The last time a man other than Rafael Nadal, Roger Federer or Novak Djokovic won the men's singles title.

1971-1973: The last time a man (Ken Rosewall) won three straight Australian Open titles. Novak Djokovic has a chance to do the same this year.

2003: The last time before 2012 that four different men each won a major in the same year.

1934: The last time a British man (Fred Perry) won the Australian Open. Andy Murray, the defending US Open and Olympic champion, will seek to snap that 80-year slump.

7: Number of cities that have hosted the Australian Open - Christchurch and Hastings in New Zealand, and Perth, Brisbane, Adelaide, Sydney and Melbourne in Australia.

4: Most titles in the Open Era by a male player at the Australian Open, held jointly by Andre Agassi and Roger Federer.

5: Most titles in the Open Era by a female player at the Australian Open, held by Serena Williams.

29-2: The record of No. 1 seed Novak Djokvoic at the Australian Open since 2008 - he's won it three times.

37: The number of years since a native Australian won the men's singles title. Mark Edmondson took the crown in 1976, ending a period in which Aussies had won six of the first eight titles at the tournament to start the Open Era.

35: Number of years since a native Australian won the women's singles title. Chris O'Neil took the crown in 1978, the end of a golden era that saw Aussie women take 10 titles in 11 years.

10: Years since an American man won the Australian Open title, with Andre Agassi accomplishing that feat in 2003. This is the second-longest dry spell down under for American men since the Open Era began, exceeded only by the 12-year span between the titles of Brian Teacher in 1980 and Jim Courier in 1992.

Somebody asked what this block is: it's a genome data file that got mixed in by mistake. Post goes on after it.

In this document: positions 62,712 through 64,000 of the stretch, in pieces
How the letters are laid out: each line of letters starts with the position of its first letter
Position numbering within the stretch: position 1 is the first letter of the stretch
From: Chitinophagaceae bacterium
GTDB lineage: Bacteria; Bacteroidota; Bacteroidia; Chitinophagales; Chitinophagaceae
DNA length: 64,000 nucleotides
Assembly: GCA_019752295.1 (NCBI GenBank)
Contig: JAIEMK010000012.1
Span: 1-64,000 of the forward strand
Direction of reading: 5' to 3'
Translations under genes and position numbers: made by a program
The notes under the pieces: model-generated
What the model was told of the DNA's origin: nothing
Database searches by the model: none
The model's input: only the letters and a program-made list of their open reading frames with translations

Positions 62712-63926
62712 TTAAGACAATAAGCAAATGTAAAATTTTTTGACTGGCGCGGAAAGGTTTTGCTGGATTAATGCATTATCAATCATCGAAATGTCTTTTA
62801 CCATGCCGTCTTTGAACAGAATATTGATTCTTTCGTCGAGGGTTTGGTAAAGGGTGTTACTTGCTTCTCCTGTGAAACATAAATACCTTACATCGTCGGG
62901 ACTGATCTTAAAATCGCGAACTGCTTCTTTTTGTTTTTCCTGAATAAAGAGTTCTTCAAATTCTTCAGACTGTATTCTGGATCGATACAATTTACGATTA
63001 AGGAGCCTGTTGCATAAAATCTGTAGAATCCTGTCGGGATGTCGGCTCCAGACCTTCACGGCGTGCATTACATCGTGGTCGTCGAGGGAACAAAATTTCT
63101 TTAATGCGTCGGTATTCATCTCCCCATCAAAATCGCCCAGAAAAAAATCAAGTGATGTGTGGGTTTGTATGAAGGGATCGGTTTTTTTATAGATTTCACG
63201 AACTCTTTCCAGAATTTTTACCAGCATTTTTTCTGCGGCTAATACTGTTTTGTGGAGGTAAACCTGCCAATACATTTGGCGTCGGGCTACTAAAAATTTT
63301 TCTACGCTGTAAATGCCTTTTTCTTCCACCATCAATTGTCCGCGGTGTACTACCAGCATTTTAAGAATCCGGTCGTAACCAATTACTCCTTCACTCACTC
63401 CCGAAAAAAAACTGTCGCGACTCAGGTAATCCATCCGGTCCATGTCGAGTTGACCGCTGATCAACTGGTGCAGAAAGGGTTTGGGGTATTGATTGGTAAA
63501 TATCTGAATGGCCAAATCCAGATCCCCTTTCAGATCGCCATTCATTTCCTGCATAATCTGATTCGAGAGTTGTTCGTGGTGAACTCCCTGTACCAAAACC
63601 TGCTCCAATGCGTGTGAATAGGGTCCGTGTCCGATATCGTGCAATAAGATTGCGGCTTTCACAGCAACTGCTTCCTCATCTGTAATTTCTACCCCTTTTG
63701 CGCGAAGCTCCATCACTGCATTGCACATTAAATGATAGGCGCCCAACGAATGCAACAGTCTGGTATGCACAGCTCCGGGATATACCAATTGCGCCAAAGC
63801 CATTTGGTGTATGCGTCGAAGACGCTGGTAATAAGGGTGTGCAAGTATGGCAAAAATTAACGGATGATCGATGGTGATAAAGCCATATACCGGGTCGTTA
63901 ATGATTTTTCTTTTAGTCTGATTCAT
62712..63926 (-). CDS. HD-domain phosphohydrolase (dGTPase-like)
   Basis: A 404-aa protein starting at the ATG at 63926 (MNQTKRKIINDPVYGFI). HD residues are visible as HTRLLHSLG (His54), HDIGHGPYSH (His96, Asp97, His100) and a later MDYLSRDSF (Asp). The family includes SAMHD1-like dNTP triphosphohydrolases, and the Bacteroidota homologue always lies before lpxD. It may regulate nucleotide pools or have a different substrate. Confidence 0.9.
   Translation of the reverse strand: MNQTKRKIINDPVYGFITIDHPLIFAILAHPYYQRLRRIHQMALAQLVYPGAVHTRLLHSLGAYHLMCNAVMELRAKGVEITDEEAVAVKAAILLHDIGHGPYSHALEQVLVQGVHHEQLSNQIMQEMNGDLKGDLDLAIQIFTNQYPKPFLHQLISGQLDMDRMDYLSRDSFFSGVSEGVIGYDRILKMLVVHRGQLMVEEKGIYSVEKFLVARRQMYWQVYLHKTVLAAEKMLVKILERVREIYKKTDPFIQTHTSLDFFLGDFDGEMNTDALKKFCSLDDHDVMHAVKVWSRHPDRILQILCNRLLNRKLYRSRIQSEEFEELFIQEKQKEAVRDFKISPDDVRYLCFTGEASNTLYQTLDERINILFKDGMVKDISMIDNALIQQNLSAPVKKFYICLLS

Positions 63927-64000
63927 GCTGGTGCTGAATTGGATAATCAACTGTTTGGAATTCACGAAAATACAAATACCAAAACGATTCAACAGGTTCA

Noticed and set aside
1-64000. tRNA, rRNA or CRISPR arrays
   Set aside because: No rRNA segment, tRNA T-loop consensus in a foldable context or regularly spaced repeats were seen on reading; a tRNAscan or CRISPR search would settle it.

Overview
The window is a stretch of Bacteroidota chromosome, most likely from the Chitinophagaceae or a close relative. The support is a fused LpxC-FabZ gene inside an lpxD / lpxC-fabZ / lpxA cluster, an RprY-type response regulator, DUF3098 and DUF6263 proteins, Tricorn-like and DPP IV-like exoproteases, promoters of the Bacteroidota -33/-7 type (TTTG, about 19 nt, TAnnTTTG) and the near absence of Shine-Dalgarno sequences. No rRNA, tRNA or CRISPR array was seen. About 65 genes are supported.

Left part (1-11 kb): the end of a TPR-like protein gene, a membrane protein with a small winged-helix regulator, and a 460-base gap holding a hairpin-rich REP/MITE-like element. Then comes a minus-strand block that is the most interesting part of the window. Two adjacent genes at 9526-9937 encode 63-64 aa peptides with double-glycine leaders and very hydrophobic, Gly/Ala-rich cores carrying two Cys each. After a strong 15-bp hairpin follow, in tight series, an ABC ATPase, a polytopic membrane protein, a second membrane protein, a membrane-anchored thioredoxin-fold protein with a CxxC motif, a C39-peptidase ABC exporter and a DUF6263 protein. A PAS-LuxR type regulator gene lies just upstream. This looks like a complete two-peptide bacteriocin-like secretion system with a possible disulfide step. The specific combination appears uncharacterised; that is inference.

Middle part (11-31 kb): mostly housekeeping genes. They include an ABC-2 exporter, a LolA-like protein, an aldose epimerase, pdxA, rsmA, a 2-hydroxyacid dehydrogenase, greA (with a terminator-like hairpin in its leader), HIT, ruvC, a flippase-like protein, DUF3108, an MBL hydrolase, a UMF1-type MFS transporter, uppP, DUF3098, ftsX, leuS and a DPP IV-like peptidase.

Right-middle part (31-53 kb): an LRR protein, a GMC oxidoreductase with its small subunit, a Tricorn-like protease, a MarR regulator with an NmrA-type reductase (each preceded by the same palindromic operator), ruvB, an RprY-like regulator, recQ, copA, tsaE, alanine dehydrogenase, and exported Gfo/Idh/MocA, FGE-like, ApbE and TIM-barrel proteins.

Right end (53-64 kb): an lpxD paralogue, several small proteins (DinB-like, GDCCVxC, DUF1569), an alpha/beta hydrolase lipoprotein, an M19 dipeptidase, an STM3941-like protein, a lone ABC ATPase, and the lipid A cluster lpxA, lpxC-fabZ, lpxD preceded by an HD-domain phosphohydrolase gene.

30-16: Career record of former Australian No. 1 Lleyton Hewitt at the Australian Open. The best Aussie player of the last 20 years, Hewitt's best shot at a home turf Slam came in 2005 when he fell to Marat Safin in the finals in four sets.

.652: Lleyton Hewitt's career singles winning percentage at the Australian Open, perhaps owing to the pressure involved with trying to win a title for the home folks, it is far below his career winning percentage for all matches of .722.

14-10: Career record of Australian Samantha Stosur at the Australian Open. Stosur, who has finished each of the past three seasons in the Top 10, has never advanced past the fourth round at her home Slam, and is 0-4 against Top 10 opponents.

2: In the last 10 years, only three women have repeated a Grand Slam title from one year to the next, something No. 1 seed Victoria Azarenka will try to accomplish. The three are Justine Henin (French Open, 2005-2007); Serena Williams (Australian Open 2009-2010 and Wimbledon 2009-2010) and Kim Clijsters (US Open 2009-2010).

3: Serena Williams will try to become the first woman to win three straight Grand Slam titles since she won four straight from the 2002 French Open to the 2003 Australian Open. The last woman other than to Williams to hold the Wimbledon, US Open and Australian Open titles concurrently was Martina HIngis in 1997-1998.